Non-Negotiable Expectations

Based on Dr. Robert Marzano’s “School Leadership That Works”, Dr. Todd Whitaker’s “Shifting the Monkey” and “Leading School Change”, and Thomas Goodney’s “The Power of Protocols: An Educator's Guide to Better Practice”

Non-negotiable expectations are clear and specific expectations for compliance with school policies and procedures that are systemically consistent and protect instructional time. While this is a management function of the principalship, it helps to ensure all the arrows are aligned to prioritize and protect teachers ' and students' time on task during instruction. In addition to protecting and maximizing instructional time, these consistent systemic expectations increase order and structure while reducing the potential for disciplinary issues. It's important to note that these are the minimum expectations for everyone in the organization. This is something that any administrator or person in an administrative role can identify and address quickly when they are not adhered to. While these types of consistent systemic expectations will benefit every school, they are extremely important to schools in turnaround where a large percentage of students are performing below grade level and extra instructional time is needed to give students an increased opportunity to exceed expected growth to "catch up" with grade level peers. Below are suggestions for non-negotiable expectations that protect and maximize instructional time:

* Be on time and “Do Your Job” to the best of your ability

* School and district level trainings and meetings are required and mandatory for all staff

* Teach bell-to-bell, maximize time on task

* Have a lesson plan available at all times – These will be submitted prior to instruction and feedback from administration/instructional coach will be provided.

* Daily objectives must be clearly posted and expressed in student friendly language. “I Can” statements should be posted and verbalized to let students know what they should be able to do to prove mastery. Revisit these several times during the lesson to check for learning/understanding. Clear learning targets should be repeated several times in multiple manners and are required in each classroom lesson.

* Have a 3-5 minute bell ringer activity that reviews prior learning and/or introduces new learning for the day. Attendance should be taken and classroom management functions taken addressed during this time.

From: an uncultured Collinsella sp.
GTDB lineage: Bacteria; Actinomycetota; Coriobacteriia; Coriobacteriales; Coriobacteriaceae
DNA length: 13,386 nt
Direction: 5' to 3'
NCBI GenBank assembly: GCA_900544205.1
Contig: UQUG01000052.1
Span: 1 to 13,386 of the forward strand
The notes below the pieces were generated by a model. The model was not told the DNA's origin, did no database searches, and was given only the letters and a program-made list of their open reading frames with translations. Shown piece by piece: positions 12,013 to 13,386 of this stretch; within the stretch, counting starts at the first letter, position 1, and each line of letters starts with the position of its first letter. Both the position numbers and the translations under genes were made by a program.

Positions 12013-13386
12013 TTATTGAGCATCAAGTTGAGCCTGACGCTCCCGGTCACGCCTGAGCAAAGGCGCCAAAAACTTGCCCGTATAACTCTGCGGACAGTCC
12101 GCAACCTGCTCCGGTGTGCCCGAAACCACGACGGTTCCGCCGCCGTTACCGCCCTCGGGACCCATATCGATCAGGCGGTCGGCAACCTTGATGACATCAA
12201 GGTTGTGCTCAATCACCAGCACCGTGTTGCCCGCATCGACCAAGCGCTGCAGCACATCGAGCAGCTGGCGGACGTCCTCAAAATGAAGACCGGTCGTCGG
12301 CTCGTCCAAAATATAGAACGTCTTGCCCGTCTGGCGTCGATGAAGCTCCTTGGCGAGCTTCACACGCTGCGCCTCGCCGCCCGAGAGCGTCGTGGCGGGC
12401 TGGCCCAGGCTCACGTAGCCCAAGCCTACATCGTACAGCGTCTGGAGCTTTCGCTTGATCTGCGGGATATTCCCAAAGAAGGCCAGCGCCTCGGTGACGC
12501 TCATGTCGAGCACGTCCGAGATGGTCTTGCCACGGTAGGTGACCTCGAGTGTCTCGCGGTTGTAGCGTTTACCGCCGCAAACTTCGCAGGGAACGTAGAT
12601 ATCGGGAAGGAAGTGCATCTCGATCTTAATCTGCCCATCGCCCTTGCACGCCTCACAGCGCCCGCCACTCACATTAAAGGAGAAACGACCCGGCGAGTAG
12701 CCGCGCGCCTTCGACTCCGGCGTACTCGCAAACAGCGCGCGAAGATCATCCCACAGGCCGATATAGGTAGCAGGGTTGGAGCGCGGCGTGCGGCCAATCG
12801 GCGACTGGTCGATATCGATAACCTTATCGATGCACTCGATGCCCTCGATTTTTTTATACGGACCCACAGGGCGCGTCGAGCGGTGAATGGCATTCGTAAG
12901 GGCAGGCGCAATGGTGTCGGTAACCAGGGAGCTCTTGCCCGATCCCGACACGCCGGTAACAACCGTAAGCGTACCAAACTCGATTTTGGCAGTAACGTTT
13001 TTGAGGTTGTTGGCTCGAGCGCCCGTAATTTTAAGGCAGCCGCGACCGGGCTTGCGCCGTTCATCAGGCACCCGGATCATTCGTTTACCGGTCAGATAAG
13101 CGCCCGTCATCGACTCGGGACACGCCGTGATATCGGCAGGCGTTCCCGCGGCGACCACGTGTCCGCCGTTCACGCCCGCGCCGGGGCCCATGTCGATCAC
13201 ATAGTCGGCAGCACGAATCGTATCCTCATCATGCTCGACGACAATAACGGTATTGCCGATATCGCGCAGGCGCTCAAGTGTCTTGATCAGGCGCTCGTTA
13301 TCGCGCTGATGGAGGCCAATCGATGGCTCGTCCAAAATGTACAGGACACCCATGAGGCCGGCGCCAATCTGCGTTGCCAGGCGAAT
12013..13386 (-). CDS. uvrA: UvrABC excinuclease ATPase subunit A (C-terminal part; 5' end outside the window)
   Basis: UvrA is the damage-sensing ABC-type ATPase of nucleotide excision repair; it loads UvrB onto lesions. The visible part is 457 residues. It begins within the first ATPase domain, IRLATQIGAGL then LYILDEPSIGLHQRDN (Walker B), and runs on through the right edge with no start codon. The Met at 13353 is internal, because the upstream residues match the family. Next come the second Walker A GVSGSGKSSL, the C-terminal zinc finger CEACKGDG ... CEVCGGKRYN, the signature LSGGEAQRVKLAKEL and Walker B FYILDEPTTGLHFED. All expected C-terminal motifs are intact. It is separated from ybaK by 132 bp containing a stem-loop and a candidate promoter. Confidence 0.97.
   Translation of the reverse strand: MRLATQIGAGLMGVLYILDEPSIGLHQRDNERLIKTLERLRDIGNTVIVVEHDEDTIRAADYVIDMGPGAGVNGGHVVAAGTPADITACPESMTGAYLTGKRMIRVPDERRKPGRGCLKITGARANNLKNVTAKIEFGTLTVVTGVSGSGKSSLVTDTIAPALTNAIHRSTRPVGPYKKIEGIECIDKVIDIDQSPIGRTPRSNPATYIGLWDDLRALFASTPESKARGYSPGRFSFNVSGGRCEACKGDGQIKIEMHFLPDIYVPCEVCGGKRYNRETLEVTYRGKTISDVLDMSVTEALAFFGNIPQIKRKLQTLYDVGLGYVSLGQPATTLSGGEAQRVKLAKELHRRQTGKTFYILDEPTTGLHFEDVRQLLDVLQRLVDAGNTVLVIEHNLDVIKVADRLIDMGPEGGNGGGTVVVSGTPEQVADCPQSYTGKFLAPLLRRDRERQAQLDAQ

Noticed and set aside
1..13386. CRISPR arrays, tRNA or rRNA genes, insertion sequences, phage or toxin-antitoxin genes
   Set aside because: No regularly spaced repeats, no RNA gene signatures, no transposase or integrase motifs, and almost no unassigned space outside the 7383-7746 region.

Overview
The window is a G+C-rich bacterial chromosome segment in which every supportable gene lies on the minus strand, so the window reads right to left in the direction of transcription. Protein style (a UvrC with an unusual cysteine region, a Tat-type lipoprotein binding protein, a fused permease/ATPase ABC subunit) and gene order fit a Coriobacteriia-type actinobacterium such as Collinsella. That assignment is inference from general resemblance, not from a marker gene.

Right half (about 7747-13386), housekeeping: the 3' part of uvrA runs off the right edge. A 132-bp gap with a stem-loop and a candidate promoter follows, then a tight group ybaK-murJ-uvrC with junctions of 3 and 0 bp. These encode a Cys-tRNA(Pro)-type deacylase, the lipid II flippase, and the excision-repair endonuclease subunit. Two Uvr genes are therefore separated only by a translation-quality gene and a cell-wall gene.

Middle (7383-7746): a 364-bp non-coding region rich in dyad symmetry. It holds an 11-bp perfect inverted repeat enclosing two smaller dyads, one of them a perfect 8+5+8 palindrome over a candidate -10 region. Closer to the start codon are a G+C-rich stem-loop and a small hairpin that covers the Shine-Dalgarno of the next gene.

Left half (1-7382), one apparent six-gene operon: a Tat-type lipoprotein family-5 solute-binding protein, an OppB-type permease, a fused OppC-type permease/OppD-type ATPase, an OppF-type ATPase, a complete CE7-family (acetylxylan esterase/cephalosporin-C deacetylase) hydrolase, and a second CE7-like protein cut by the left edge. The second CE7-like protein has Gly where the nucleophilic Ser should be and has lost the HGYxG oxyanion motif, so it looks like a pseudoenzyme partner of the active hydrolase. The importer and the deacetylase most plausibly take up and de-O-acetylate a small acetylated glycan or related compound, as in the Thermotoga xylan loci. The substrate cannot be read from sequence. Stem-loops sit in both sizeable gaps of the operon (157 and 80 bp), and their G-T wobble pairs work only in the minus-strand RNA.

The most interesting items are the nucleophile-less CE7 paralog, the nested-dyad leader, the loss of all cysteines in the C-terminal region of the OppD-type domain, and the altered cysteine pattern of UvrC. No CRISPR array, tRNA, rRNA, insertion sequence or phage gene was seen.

* Follow the 10-minute rule (only release students from the classroom outside of the 10-minute rule when it is an emergency), students should have a hall pass signed by the teacher anytime they leave your class.

* Be consistent and timely with grading, behavior expectations, and feedback. Update grades weekly online before you leave work on Friday. This will be monitored by administration during the weekends along with feedback on lesson plans.

* Communicate regularly with parents discussing progress in class and clear expectations for student success. Make one positive communication prior to any disciplinary conferences.

* Enforce school and district procedures and protocols with fidelity (cell phones, dress code, tardies, etc.).

* Make sure your classroom and surrounding area is an inviting environment that is conducive to learning.

* Ensure class changes are efficient and effective. This not only increases the amount of time in class, but also reduces the time it takes to transition students to initial tasks and instructional activities.

* Limit systemic disruptions to instructional time, such as announcements on the intercom and students being called out of class for disciplinary actions. Administration should have a specific and set time for announcements in the morning and/or afternoon with a limited time frame. Doorknob discipline for minor infractions is recommended to reduce disruptions to instructional time.

example: class change times

Reducing class changes from 5 minutes to 4 minutes on a traditional yearlong schedule, saves 6 minutes per day times 180 school days = 1,080 minutes or 18 hours of instructional time over a school year. This equates to 3 extra days of instruction in each class over the course of the school year.

When the principal ensures instructional time is prioritized and protected, the staff and students realize the importance of maximizing their time to teach and learn. The impact of the combination of several policies, procedures, and process of non-negotiable expectations increases the amount of instructional time by weeks over the course of a semester and/or year.

example: bell-to-bell teaching & learning

If an average teacher stops each classroom 5 minutes before the bell rings and gives students a couple of minutes of free time on a block schedule, they lose 5 minutes per class per day times 180 school days = 900 minutes per class or 10 instructional days over a school year. This equates to one week of lost instructional time each semester. How many high school teachers and students would love to have an extra week to review prior to exams?

Meeting expectations

It is a good practice for leadership to begin with expectations and expected outcomes to create clear learning targets and clarity on expectations. The figure to the left is an example of basic meeting expectations that help make meetings more orderly and focused.